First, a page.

Archive for August, 2011

Pete Rollins is planning a talk in Belfast in September to explain that The Apocalypse isn’t coming – it’s already happened.

Fundamentalist Christianity has long expressed a view of apocalypse as some future event that will consume the present world and replace it with a new one. Yet while this is a bloody and destructive vision, I will argue that it is inherently conservative in nature… For those who hold to such a vision are willing to imagine absolutely everything around them changing so that their present values and beliefs can remain utterly unchanged.  In contrast I will argue that a Christian apocalypse describes something much more radical, namely an event that fundamentally ruptures and re-configures our longings, hopes and desires…

This resonates with me, although I’m waiting to see where Rollins will take it.  If he has not forgotten his Greek, he will oblige us I hope with a vision of a true ‘apocalypse’ – not earth-scorching destruction but paradigm-shattering revelation.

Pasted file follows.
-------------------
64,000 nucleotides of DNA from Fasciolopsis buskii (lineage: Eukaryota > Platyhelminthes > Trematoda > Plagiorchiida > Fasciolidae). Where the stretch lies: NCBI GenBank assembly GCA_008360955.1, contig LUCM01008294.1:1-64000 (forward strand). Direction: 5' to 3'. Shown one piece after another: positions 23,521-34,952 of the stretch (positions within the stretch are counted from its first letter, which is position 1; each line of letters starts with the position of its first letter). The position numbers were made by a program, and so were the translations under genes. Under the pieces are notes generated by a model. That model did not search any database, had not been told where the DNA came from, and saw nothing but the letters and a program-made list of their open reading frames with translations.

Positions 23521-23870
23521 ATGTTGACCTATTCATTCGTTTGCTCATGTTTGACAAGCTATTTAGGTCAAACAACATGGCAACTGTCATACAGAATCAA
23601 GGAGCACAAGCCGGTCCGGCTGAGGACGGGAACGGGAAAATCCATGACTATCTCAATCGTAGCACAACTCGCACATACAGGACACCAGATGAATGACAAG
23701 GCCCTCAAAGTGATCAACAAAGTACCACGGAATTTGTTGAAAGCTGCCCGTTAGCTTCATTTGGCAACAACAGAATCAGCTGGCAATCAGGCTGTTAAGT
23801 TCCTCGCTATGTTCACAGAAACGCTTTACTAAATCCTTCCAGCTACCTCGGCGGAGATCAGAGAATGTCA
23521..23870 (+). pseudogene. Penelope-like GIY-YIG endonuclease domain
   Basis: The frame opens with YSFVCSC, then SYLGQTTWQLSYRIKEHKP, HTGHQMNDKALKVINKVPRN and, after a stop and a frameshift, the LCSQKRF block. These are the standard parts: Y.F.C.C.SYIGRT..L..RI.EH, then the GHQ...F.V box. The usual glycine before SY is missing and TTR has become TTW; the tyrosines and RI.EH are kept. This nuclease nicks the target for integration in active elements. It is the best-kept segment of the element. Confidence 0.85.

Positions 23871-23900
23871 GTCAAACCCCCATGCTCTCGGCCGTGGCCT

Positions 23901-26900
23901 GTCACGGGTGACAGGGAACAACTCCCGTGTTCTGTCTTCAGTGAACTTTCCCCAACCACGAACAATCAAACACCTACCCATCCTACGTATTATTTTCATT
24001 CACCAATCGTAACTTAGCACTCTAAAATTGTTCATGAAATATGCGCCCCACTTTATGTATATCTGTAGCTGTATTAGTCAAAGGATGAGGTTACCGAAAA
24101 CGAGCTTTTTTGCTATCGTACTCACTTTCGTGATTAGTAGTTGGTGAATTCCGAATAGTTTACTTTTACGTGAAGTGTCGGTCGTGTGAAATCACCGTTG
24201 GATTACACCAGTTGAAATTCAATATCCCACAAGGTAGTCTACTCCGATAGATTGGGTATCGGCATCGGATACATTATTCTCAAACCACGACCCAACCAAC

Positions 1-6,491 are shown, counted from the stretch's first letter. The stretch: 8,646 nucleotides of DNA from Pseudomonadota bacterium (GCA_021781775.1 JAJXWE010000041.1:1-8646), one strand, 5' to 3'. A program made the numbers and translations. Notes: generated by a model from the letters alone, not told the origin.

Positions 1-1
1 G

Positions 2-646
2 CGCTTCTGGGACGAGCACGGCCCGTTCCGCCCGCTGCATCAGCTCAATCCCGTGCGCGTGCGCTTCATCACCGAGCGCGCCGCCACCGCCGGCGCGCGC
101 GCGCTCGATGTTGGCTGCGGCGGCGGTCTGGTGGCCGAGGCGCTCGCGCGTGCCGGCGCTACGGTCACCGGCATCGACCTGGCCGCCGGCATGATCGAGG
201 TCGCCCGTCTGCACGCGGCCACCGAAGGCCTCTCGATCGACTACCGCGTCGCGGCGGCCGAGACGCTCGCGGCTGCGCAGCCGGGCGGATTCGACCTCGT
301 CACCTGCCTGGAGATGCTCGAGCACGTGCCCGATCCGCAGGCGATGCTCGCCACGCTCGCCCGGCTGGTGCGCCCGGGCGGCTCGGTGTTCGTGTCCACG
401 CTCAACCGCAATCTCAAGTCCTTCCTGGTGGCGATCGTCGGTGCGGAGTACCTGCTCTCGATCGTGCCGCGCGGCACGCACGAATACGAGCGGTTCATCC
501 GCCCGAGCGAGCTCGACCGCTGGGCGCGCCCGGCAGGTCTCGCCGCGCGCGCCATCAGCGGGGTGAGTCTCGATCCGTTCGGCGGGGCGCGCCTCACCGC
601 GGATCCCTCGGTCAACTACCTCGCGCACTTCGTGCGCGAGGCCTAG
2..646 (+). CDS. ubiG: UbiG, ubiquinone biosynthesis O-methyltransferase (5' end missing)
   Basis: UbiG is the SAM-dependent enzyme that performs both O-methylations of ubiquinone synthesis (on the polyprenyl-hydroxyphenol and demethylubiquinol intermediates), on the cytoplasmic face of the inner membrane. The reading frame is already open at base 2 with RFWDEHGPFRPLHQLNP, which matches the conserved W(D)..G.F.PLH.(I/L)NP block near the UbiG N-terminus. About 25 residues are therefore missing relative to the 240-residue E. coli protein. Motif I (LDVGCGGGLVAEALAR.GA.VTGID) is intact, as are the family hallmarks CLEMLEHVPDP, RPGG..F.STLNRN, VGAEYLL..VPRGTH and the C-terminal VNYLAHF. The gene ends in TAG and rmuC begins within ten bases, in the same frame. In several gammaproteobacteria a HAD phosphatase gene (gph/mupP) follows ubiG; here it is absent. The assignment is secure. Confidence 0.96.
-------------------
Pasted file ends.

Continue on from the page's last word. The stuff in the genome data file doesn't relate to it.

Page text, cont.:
I have made two attempts here to articulate my own growing sense that the Apocalypse is already history.  In January I first hinted at my post-apocalyptic ‘vision’ when I called out the folly of Harold (“I did the math”) Camping’s predictions of a Day of Reckoning for May 21 of this year.  But I’ve since elaborated a bit more of my view that puts us now almost a century past the end-times of a less-than-edifying ‘Protestant-Catholic’ Christian dispensation.

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Philosophers’ ships is the collective name of several boats which, in September and November 1922 carried more than 160 expelled Russian intellectuals from Petrograd to Stettin, Germany.

Other intellectuals were transported in 1923 by train to Riga, Latvia or by boat from Odessa to Constantinople.

Three detention lists included 228 people, 32 of them students.

Among the expellees were these four Christian thinkers whose books I have read and would endorse:

Nikolai Berdyaev

Sergei Bulgakov

Semen L. Frank

Nikolai Lossky

See also, Chamberlain, Lesley, Lenin’s Private War: The Voyage of the Philosophy Steamer and the Exile of the Intelligentsia, St Martin’s Press, 2007

HT Wikipedia

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